Visiting Portland? Here Are 10 Things to Know About the City of Roses

From the world’s largest independent book store to the world’s smallest park, there is no shortage of intriguing things to check out while visiting Portland.

Portland is often noted for its quirkiness—after all, people lined up to take photos with the Portland International Airport carpet during the PDX Carpet Fest. Here are 10 interesting things you should know about when visiting Portland.

See Mount Hood when visiting Portland

If visiting Portland on a clear day, you can see Mount Hood from the top of Rocky Butte

Photo Credit: Alamy

1. There are volcanoes.
Portland sits within the Boring Lava Field, a volcanic field zone that has been extinct for more than 300,000 years. When visiting Portland, check out the four cinder cones within city limits: Mount Tabor, Rocky Butte, Powell Butte and Kelly Butte. Portland is one of only four U.S. cities to have an extinct volcano within its bounds. (The other three are Bend, Oregon; Jackson, Mississippi; and Honolulu.)

2. It’s the City of Roses.
Portland is home to the oldest rose-testing program in the United States. New rose varieties are grown and introduced at the International Rose Test Garden. When visiting Portland, stop by to see more than 10,000 plantings of more than 500 varieties. Want even more roses? Check out the public rose gardens at Peninsula Park and Ladd Circle Park and Rose Gardens.

visiting Portland for craft beer

Craft beer aficionados visiting Portland can sample brews at more than 70 breweries

Photo Credit: Jamie Francis/

3. There are breweries for everyone.
Portland is nicknamed Beervana for a reason: It’s home to more breweries—70 and counting—than any city in the world. Sour beers, gluten-free beers, beers with toasted marshmallow on the chalices—they can all be found in the City of Roses, making it easy for craft-beer aficionados visiting Portland to easily find a cold one to enjoy.

4. It’s a bookworm’s paradise.
For book lovers visiting Portland, Powell’s City of Books is a must stop. The flagship store is possibly the world’s largest independent bookstore. Housing more than one million new and used books, the Pearl District shop occupies a full city block. Its collection of out-of-print and rare books draws bibliophiles in from around the world.

5. There is no sales tax.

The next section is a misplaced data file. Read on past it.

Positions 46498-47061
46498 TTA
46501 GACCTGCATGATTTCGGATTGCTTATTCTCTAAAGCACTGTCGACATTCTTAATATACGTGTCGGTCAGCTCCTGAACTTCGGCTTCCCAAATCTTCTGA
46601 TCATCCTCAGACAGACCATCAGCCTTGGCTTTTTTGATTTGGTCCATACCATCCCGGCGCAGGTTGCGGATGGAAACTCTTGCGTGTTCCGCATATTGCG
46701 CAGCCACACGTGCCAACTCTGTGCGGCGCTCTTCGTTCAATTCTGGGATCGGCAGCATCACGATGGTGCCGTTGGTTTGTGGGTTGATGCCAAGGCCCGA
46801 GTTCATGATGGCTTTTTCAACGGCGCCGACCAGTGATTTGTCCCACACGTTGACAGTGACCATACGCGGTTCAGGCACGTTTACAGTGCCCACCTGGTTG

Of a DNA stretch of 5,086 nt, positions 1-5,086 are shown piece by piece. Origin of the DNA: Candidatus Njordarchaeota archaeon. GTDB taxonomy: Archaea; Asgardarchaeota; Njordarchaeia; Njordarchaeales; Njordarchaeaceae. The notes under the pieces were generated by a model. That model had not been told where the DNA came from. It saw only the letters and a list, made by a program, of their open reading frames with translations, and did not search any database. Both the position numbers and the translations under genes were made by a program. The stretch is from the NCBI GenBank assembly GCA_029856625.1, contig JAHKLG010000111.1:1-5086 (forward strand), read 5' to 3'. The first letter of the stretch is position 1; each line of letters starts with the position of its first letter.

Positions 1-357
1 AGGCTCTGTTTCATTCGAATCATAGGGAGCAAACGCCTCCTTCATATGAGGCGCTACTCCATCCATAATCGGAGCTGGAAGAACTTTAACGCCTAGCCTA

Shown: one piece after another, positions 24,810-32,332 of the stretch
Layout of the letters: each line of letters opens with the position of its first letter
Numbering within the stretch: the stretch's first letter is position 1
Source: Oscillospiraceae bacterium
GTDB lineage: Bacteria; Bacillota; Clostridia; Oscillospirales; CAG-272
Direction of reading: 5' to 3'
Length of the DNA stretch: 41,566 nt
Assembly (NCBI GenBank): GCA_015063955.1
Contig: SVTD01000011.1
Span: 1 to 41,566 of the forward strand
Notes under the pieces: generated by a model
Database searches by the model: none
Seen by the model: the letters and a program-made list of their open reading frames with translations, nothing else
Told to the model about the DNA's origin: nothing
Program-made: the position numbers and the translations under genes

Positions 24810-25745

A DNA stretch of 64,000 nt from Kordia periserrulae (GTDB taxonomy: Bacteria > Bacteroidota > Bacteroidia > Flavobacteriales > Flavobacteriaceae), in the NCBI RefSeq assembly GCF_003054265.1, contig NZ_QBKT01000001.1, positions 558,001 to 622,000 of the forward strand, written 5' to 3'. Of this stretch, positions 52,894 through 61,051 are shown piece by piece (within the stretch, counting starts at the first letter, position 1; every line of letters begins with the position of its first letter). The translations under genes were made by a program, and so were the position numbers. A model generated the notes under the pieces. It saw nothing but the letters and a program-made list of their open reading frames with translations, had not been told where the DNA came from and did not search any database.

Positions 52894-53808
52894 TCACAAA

There’s no sales tax—state or city—in Portland. So go ahead—indulge a little.

Check out the Saturday Market (on Saturday OR Sunday) to pick up some souvenirs and take advantage of the no sales tax when visiting Portland.

Check out the Saturday Market—on Saturday or Sunday—when visiting Portland to pick up some souvenirs and take advantage of the lack of sales tax

Photo Credit: Jamie Francis/

6. It’s home to the largest open-air craft market.
To take full advantage of the absent sales tax while visiting Portland, stop in the Saturday Market. It’s the largest continuously operating open-air craft market in the United States. Founded by two artists in 1973, the market generates an estimated $8 million in gross sales each year.

7. You can’t pump your own gas.
If you have to fill up your tank while visiting Portland, make sure to stay in your car. Oregon is one of two states where an attendant must pump gas (the other is New Jersey). The only exception is if you’re in a rural area at night; otherwise, there’s a $500 fine if you try.

A stop at the International Rose Test Garden is a must when visiting Portland.

A stop at the International Rose Test Garden is a must when visiting Portland

Photo Credit: Alamy

8. It is home to the nation’s oldest and largest children’s parade.
Each summer, Portland comes alive with the more-than-100-year-old Portland Rose Festival. Though the festival is filled with several weeks’ worth of events, the children of Portland get to shine during the Junior Parade, wherein kids dress in costume and showcase decorated bikes and wagons while walking through the streets to the accompaniment of elementary and middle school marching bands.

9. Portlandia is more than a TV show.
Perched atop the entrance to the Portland Building is Portlandia, the second-largest hammered copper statue in the United States. The near-35-foot sculpture, created by Raymond Kaskey and installed in 1985, is smaller only than the Statue of Liberty.

10. You’ll be lucky to step foot in this park.
There are many parks in Portland, but perhaps the one worth visiting just to say you did is Mill Ends Park. At about 3 square feet, the park is the tiniest in the world. It was originally meant for a light post, but an Oregon Journal columnist took over the space in 1948. It officially became a city park in 1976.

AAA Travel offers a variety of trips to the Pacific Northwest. Call 877-396-7159 or contact a AAA Travel Counselor to start planning today.

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David Kallas, AAA Travel Counselor, Murray, Utah

I'm all about once-in-a-lifetime trips to destinations such as the Cook Islands, Australia or an African safari. I love to plan trips that my clients return from not regretting anything.

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